John Gottman: Yes, infidelity is complex, but it’s also almost entirely predictable. To understand it we did some additional research, published in two books: The Science of Trust and What Makes Love Last. This work concerned two metrics I developed, the trust metric and the betrayal metric. To better understand this, one needs to also understand the work of Caryl Rusbult on commitment. Loyalty involves two things, she discovered. First, it requires giving voice to one’s complaints with one’s partner, instead of complaining about one’s partner to someone else. Second, it involves cherishing what one has with one’s partner, and nurturing gratitude, instead of nurturing resentment for what is missing in one’s partner. There are two cascades of events that result from either a pathway to loyalty and a high trust metric, or a pathway toward betrayal that results eventually in high loneliness and an actual affair.
We are currently engaged in a national randomized clinical trial testing our intervention for treating affairs. That intervention is a 3-stage process we call (1) atone, (2) attune, and (3) attach. Atonement requires remorse and transparency, hearing the pain of the hurt partner and a commitment to change behavior. Attunement requires reflective listening and giving voice to disagreements (instead of conflict avoidance) and examining why the affair happened. Attachment is a renewal of love and commitment.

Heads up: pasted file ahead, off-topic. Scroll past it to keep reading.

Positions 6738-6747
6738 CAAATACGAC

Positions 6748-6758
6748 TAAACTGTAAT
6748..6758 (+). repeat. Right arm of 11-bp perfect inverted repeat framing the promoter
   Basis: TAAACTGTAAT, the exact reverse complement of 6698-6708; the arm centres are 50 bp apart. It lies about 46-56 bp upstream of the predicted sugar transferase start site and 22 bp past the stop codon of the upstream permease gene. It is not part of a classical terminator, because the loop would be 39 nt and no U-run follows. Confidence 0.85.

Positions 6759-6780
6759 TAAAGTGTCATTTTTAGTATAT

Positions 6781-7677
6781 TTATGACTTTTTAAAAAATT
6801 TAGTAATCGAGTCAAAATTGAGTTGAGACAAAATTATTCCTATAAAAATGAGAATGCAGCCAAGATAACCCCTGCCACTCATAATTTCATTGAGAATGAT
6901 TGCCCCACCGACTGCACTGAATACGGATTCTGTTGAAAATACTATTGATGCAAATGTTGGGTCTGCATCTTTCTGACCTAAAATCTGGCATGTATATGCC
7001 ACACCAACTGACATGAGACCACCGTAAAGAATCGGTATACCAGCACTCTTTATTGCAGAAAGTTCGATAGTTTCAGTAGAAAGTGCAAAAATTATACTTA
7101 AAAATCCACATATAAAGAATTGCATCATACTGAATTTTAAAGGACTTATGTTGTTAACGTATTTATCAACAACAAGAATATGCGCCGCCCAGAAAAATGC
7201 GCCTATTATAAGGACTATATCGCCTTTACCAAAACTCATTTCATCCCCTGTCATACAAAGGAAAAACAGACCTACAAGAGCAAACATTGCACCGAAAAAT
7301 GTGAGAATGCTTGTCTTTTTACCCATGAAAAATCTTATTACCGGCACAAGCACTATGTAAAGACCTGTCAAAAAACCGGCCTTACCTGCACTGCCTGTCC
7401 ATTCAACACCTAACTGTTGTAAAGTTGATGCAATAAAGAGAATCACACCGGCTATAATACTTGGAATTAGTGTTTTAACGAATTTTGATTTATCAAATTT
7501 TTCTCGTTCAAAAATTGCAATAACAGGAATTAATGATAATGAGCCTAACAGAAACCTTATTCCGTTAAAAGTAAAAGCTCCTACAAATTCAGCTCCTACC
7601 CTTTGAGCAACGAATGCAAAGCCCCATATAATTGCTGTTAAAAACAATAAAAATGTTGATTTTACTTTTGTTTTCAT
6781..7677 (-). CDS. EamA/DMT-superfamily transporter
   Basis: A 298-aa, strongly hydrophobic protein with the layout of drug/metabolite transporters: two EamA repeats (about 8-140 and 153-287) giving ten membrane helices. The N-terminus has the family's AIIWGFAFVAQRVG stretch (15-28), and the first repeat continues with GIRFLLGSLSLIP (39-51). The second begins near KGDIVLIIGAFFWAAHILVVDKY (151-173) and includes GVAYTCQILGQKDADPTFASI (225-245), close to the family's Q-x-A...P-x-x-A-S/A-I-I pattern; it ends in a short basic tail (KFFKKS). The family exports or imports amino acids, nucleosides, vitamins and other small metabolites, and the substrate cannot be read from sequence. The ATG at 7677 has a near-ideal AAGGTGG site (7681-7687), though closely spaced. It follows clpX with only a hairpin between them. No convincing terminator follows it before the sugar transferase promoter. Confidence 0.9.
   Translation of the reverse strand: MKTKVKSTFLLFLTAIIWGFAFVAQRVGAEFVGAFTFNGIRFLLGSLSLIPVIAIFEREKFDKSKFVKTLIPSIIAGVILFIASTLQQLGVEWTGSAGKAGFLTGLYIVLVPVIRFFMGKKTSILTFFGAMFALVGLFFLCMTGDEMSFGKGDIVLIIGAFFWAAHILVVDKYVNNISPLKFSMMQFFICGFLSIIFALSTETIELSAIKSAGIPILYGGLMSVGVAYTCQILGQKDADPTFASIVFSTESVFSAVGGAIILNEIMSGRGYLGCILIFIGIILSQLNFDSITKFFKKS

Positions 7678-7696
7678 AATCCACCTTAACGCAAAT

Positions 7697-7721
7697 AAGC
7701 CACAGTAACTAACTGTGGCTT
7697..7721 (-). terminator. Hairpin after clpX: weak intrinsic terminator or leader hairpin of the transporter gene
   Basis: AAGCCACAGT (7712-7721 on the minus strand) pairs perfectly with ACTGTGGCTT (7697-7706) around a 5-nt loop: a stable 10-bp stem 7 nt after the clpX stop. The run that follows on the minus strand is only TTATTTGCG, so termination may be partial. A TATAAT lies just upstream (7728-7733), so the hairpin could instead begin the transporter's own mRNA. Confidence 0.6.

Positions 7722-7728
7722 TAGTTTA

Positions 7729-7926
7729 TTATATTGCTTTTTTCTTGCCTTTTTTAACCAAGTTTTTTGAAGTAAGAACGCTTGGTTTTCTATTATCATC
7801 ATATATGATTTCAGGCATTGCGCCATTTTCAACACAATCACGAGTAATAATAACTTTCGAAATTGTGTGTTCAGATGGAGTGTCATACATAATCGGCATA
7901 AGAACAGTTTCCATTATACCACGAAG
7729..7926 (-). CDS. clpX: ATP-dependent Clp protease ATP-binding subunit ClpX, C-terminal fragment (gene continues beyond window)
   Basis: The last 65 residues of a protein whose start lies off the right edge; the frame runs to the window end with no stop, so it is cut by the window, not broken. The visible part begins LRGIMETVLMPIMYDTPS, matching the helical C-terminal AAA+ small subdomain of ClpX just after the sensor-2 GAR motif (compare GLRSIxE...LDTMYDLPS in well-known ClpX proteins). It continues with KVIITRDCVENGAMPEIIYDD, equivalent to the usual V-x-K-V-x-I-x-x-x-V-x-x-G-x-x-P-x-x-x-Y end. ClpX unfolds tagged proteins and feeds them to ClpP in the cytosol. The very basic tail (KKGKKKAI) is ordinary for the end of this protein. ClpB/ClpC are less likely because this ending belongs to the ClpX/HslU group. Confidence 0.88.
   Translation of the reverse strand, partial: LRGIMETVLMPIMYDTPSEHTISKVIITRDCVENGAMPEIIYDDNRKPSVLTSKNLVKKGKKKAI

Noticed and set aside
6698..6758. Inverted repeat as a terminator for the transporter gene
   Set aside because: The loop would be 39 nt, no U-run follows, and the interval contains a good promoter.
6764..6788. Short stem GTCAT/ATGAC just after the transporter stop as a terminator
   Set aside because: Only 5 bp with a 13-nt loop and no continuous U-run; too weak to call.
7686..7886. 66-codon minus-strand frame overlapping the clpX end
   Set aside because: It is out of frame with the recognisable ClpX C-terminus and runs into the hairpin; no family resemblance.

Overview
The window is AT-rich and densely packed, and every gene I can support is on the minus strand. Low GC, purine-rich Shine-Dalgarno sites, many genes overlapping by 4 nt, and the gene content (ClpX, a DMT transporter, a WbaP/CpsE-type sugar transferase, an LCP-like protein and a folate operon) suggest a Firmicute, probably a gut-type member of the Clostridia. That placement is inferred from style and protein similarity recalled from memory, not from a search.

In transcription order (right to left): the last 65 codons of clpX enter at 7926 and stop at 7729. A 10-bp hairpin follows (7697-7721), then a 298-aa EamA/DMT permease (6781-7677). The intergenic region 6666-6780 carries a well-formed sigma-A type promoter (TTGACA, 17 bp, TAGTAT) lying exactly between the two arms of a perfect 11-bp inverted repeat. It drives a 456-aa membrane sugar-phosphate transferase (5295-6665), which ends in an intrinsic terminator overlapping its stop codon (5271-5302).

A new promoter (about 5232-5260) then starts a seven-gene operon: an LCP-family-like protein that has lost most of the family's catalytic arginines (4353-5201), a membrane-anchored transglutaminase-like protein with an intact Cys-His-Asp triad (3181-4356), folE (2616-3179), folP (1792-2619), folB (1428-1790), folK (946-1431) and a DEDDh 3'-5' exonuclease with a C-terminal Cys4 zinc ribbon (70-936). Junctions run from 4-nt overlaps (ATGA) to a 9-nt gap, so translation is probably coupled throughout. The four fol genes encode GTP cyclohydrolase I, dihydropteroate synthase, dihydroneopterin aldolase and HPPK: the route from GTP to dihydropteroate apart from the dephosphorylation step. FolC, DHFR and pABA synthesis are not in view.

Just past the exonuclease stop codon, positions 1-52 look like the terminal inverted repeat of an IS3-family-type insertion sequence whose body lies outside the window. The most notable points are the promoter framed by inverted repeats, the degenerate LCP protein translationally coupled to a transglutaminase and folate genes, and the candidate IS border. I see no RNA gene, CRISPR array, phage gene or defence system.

Gáspár: Since we have opened Pandora’s box, another difficulty present in the life of Romanian couples is jealousy – that emotion that is natural and perhaps beneficial to a point, but which, after a certain threshold, transforms both our relationship and our personality, due to the negative behaviors we enact. How could couples better manage the situations in which jealousy is present and which would be some of your recommendations for extinguishing jealousy, or at least for keeping its passion down?
John Gottman: Jealousy is not the culprit. As the work of David Buss shows, jealousy is a natural mammalian response to attachment. It is not pathological, except in the extremes of anxious attachment histories (like borderline personality disorder). Insecurity is common in the early stages of all relationships, the major question underlying all conflicts being: „Will you be there for me? Can I trust you?“ The answer must be an unequivocal yes or the relationship will end. The next question is the commitment question, „Am I the love of your life? Am I enough for you?“ Again, the answer must be an unequivocal yes.
Gáspár: One of the most recent book published at Pagina de Psihologie’s Publishing House is The Heart of Parenting – for me, this book is in the top 5 best parenting books that have been written so far, and I especially appreciate the clarity of ideas and the humanity it brings to parenting. Thinking of the parent-child relationship, I would like to ask you, which are the most important needs of a child and how much should an adult intervene in the child’s life?